Ear Candy: The Bitter Taste of Wax

by Chris Ullsperger

Probably most people reading this have at one time or another tasted their ear wax. Maybe not recently, but almost certainly at some point in our youth we sat in math class, stared out the window, twisted a skinny 5th grade finger in one of the old sound holes, netted a quarter gram of the finest ear wax and--just for curiosity's sake--took a lick when the teacher wasn't looking. The answer to the obvious question is bitter. Ear wax tastes bitter. My 7th grade science teacher, Mr. Goldsmith, actually tasted his own ear wax one class period, for demonstration purposes, and came up with the same conclusion. Bitter as acorn meat.

So I thought it was interesting when a friend of mine said that Stereolab was "ear candy". I knew what he meant right away, that listening to Stereolab's latest album, Mars Audio Quintet (UHF), was the aural equivalent of sucking on some big fat digital lollipop. Thankfully, the center is Moog-flavored, and it doesn't take very many notes to get there. I'd say about three notes into the song "Outer Accelerator," I'm there. In this particular case, the words aren't in French: "In whatever society, there invariably, will seem to be, just a few men, keen to rule...." And so the future is ushered in, marching to the pulsating rhythm of a beautifully flanged guitar. I highly recommend the compilation of hard-to-find singles Switched on Stereolab (Slumberland) as well.

Okay, back to the ear wax thing. How can Stereolab be "ear candy" if it tastes good? REAL ear candy shouldn't be so palatable. So let's take a step back from the programmed ecstacy of the present's future and look for a moment at one band's vision of the past's future. The album in question is The Operation of the Sonne (Siltbreeze) and the band, The Dead C. On some level, the record evokes the wacked-out gyroscope-on-the-piano flakiness of a similarly titled psychedelic album by a similarly named band. However, at least one track on Sonne, "Mordant Heaven," presents a very clear vision of postmodern New Zealand, and does so without a single bass guitar riff. A unique feat. The vision is a cross between the Medusa scene in Clash of the Titans and the first thirty minutes of Logan's Run. And remember how Clash of the Titans had the star that kind of looked like Jim Morrison? Well, he's there, too--Morrison, that is. An appealing vision, you may find, if you're up really late at night on drugs or driving about in a strange, hostile part of town. Just be sure to clean out your ears. And remember: bitter.

By now I guess a few readers have taken me up and sampled some of their own ear drippings and are thinking, "Hey, mine's not bitter! I've been misled!" cuz it's true, not everybody's is bitter, exactly. If there's bacteria or stuff there, then it can be a lot worse than merely bitter. My day job is bacteriology, so let me offer a bit of advice to the unlucky few who finds themselves so afflicted. A very effective way of busting up bacteria in the lab is to "sonicate" them; that is, expose the bugs to some high energy bursts of white noise. To this end, only the most harsh sound collages played through earphones at high volume will suffice to disrupt the bacteria embedded in your ear wax. That is why I leapt for joy when I got in the mail a few weeks ago two cassettes from Box Dog Sound in Seattle (PO Box 9609 Seattle WA 98109 USA). Between Five Rabid Yardcats and Apprehension + Summer Afternoons (the latter is a compilation), I don't know which affords me more lysis. Only three bucks a piece, too, so you can hardly go wrong, even if you just like to get weird stuff in the mail. Plus you'll get the catalogue from the affiliated label, Cher Doll, so you'll check out their amazing "Amazing Phantom 3rd Channel" compilation, featuring Neutral Milk Hotel, and you'll never want to hear a fuzzless guitar again. Fresh glitter on the record sleeve, too, which is always a bonus.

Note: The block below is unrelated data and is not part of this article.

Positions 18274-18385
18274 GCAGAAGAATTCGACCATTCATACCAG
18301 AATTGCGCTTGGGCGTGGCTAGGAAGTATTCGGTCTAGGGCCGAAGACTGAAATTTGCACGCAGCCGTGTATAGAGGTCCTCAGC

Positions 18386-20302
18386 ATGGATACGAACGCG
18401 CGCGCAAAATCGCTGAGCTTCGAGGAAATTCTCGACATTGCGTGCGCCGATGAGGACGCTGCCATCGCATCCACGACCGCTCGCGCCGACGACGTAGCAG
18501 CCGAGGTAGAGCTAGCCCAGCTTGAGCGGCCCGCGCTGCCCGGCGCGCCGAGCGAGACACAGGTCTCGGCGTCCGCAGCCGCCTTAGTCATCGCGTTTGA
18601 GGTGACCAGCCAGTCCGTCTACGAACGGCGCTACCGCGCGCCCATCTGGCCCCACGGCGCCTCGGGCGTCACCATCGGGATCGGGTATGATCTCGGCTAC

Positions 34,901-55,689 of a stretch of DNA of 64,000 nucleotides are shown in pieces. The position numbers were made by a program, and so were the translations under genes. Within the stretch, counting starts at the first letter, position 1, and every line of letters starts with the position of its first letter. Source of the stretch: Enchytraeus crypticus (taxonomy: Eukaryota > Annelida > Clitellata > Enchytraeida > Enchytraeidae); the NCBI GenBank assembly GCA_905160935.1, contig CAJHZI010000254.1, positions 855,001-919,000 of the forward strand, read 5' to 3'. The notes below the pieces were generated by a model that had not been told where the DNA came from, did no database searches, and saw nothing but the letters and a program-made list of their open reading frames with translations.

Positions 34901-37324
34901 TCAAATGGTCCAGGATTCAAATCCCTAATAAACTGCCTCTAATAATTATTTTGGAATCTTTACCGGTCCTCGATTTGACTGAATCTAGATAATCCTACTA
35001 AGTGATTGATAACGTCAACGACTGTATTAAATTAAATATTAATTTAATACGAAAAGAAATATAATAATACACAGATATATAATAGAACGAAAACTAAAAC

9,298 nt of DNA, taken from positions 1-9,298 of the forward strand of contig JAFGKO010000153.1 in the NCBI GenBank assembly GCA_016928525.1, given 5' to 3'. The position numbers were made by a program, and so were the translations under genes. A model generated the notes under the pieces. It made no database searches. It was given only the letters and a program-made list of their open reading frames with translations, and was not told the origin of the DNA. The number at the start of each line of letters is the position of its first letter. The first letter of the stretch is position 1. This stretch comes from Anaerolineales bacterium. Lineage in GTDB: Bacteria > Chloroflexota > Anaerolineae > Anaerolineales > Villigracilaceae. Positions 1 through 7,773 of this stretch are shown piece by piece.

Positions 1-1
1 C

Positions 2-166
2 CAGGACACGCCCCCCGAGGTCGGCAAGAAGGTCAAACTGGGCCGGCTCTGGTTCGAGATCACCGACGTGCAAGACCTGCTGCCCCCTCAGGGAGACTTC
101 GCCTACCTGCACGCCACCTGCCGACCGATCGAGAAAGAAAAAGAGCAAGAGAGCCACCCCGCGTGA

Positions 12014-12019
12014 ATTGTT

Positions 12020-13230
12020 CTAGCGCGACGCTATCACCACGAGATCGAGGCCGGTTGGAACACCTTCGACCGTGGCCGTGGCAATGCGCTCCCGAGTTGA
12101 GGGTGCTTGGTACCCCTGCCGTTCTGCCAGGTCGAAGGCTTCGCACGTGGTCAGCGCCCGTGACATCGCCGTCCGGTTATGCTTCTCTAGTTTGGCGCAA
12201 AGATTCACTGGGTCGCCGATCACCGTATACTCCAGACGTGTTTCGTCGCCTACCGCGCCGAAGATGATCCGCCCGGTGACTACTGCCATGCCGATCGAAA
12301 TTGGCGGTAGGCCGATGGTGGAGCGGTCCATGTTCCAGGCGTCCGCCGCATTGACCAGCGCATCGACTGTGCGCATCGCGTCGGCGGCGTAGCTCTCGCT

Okay, so we've cured the bacteria problem for the time being. Now you want to hear something comforting, perhaps. Something like the songs you sang to yourself as a kid when you walked home from school alone, kicking leaf piles in November, smelling chimney smoke when the stars come out, watching squirrels get fat eating acorns (the meat of which is quite bitter, by the way--acorn meat, that is). In short, songs to take you home again, or someplace like home, where nostalgia shouts in your face how freaking great it is to be alive. What you need, my friends, is The Mountain Goats. To paraphrase from their song "Alpha Incipiens", the only thing I know is I that I love them and I'm holding on. Zopilote Machine (Ajax) changed my life and after hearing that record I'm sure you'll be changed too. I'd recommend the other Mountain Goats masterpiece, Beautiful Rat Sunset (Shrimper), or their singles, but then I'd have to start talking about all the other great bands on Shrimper and this damn editorial or whatever the hell it is would be twice as long. Okay, then, time for lunch!

(If indie rock interests you, you may find a subscription to the sick-n-tired mailing list rewarding.)


Copyright 1994 Chris Ullsperger
ullsperg@mendel.berkeley.edu
Enterzone Copyright 1995
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